That $20 fiddle has taken me everywhere…

bodie mountain express

Much of my teen years and into my twenties revolved around music. I played trumpet from 6th grade onward–and wasn’t too shabby–I eventually learned a bit of piano–I can chord and keep a rhythm like nobody’s business–and a bit of signing.

My wife has a music degree and is an excellent flautist. And my kiddo is already falling into the world of musical theatre with all her heart.

While I’m no longer actively involved in the music scene, I’ll always be a musician and hooked on the power of music. I love it and always will, and love sharing great music I stumble upon through my yearly playlists.

Music can bring us all together and inspire us to be more than we believe. For some, it can take you outside of your circumstances into a new world filled with sights and sounds beyond imagination. A new world of hope and promise.

I’m a huge believer in keeping arts programs in our schools. My time in the band kept me sane in my middle and high school experiences. Without the connections I made and the love of music that gave me a place to go and hide when things got rough, which happened regularly as a chubby, geeky kid in the late 80s and early 90s, I’m not sure what I would have done, but it probably wouldn’t have been great.

Los Angeles Unified School District is one of the last school districts in the country to provide freely repaired instruments to its students. The Oscar-winning documentary The Last Repair Shop takes us behind the scenes of that work.

More importantly, we learn the stories of a few individuals and what music and this instrument repair program mean to them.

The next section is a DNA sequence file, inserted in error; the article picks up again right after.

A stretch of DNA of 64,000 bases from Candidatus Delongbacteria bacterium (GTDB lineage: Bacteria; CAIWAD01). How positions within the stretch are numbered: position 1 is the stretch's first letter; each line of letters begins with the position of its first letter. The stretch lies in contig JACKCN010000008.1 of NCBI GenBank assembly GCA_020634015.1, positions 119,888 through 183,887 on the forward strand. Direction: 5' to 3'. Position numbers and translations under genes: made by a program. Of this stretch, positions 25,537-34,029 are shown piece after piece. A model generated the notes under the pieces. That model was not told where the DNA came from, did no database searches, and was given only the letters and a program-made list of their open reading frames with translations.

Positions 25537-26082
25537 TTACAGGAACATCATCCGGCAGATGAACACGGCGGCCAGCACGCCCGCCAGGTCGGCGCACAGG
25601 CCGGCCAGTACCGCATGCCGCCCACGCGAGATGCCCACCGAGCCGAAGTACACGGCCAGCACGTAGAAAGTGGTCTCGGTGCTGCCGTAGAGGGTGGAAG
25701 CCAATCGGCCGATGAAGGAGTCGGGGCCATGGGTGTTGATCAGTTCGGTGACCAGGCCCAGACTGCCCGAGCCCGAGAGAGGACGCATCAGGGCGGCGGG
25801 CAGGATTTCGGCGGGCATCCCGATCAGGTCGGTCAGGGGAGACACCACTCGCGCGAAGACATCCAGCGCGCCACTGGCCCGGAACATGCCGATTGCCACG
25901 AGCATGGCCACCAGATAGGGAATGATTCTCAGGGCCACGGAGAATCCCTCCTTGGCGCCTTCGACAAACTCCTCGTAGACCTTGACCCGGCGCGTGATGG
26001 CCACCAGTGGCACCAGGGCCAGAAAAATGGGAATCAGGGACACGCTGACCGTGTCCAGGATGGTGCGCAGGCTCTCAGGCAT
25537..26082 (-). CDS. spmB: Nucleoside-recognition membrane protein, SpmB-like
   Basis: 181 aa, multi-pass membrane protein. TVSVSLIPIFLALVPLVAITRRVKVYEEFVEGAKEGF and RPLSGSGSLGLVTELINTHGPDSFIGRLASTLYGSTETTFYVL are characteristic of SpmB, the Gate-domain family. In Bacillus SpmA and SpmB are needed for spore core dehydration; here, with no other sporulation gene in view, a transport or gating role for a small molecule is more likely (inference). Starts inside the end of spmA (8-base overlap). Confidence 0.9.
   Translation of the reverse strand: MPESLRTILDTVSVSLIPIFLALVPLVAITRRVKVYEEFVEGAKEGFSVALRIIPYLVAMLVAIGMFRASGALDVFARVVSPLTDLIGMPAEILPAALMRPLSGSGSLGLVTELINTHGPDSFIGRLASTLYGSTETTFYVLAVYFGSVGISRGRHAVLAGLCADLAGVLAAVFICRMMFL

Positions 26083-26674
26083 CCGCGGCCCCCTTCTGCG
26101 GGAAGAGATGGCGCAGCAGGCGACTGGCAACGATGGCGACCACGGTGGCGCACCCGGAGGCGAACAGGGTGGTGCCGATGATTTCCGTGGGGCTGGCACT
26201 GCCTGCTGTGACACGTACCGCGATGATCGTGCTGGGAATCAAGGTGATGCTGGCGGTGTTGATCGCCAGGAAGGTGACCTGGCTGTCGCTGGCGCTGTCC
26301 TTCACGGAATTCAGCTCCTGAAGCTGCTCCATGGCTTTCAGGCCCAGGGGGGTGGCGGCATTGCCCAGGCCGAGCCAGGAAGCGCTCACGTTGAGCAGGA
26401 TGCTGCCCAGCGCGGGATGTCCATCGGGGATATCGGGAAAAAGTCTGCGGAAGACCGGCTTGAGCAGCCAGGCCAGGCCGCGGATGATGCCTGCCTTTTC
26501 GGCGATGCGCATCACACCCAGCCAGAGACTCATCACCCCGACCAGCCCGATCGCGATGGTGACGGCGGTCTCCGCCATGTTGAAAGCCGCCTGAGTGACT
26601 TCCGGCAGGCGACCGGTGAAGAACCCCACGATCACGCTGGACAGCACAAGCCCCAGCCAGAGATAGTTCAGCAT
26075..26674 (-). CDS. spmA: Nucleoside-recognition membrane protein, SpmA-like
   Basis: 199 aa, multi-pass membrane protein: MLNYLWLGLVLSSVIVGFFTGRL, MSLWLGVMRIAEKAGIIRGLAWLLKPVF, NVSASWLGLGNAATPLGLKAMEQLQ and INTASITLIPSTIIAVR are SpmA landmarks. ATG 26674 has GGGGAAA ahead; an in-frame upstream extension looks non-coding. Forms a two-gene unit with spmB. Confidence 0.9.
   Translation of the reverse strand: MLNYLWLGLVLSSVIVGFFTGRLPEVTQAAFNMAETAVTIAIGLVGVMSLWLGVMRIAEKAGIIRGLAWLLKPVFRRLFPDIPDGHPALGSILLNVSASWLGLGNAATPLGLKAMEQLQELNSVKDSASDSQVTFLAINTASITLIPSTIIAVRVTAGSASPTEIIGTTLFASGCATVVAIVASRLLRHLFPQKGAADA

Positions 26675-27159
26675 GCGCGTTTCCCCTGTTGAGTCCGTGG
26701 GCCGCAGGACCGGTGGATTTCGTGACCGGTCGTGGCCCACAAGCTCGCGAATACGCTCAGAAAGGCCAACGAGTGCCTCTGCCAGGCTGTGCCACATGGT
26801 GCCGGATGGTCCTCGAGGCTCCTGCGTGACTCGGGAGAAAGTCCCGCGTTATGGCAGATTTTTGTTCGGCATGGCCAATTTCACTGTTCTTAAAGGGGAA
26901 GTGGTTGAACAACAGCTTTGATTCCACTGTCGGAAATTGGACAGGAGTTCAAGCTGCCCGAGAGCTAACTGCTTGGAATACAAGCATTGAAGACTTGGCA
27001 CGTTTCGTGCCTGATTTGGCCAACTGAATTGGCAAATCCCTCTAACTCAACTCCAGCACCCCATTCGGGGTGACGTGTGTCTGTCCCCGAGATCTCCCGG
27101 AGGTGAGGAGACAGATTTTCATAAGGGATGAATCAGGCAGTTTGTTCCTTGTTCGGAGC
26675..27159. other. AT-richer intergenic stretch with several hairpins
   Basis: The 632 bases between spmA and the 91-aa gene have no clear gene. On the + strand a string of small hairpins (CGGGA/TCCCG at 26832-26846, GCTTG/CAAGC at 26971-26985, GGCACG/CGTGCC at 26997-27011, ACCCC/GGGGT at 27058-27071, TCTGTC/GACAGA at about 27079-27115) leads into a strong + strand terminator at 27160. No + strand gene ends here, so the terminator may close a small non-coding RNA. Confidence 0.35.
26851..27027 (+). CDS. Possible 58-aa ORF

From a mother who works to support her family to a man who caught the fiddle itch so bad he just had to have a $20 violin from a yard sale, these stories will inspire and make you weep.

By the way, that $20 violin took Duane Michaels and his band, Bodie Mountain Express, all the way to opening for Elvis on his biggest night ever and around the world, and then took him to repair woodwinds for LAUSD students.

From the film-

In a nondescript warehouse in the heart of Los Angeles, a dwindling handful of devoted craftspeople maintain over 80,000 student musical instruments, the largest remaining workshop in America of its kind. Meet four unforgettable characters whose broken-and-repaired lives have been dedicated to bringing so much more than music to the schoolchildren of the recording capital of the world. Watch “The Last Repair Shop,” directed by Ben Proudfoot and Kris Bowers.

In less than 45 minutes, you’ll see these stories and some of the students touched by this program. Music has a unique power among the arts to unite so many, sometimes without words.

We must keep music in our schools, forever.

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